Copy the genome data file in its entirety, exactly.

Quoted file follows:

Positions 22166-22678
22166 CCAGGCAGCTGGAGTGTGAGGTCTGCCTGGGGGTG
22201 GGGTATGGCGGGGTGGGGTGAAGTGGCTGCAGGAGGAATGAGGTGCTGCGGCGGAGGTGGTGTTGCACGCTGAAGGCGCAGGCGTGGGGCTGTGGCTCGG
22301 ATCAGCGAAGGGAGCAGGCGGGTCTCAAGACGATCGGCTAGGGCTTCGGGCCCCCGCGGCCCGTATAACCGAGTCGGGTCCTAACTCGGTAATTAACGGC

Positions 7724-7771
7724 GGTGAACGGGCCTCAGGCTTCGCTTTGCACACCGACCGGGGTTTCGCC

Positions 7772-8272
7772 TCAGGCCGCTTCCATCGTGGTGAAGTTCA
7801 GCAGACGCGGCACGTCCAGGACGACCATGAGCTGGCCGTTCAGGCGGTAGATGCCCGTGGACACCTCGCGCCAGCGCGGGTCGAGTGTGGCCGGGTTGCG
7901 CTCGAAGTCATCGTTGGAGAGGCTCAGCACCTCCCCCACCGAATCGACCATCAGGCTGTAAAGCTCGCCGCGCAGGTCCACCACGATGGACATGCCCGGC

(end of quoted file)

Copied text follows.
Positions 22166-22678
22166 CCAGGCAGCTGGAGTGTGAGGTCTGCCTGGGGGTG
22201 GGGTATGGCGGGGTGGGGTGAAGTGGCTGCAGGAGGAATGAGGTGCTGCGGCGGAGGTGGTGTTGCACGCTGAAGGCGCAGGCGTGGGGCTGTGGCTCGG
22301 ATCAGCGAAGGGAGCAGGCGGGTCTCAAGACGATCGGCTAGGGCTTCGGGCCCCCGCGGCCCGTATAACCGAGTCGGGTCCTAACTCGGTAATTAACGGC

Positions 7724-7771
7724 GGTGAACGGGCCTCAGGCTTCGCTTTGCACACCGACCGGGGTTTCGCC

Positions 7772-8272
7772 TCAGGCCGCTTCCATCGTGGTGAAGTTCA
7801 GCAGACGCGGCACGTCCAGGACGACCATGAGCTGGCCGTTCAGGCGGTAGATGCCCGTGGACACCTCGCGCCAGCGCGGGTCGAGTGTGGCCGGGTTGCG
7901 CTCGAAGTCATCGTTGGAGAGGCTCAGCACCTCCCCCACCGAATCGACCATCAGGCTGTAAAGCTCGCCGCGCAGGTCCACCACGATGGACATGCCCGGC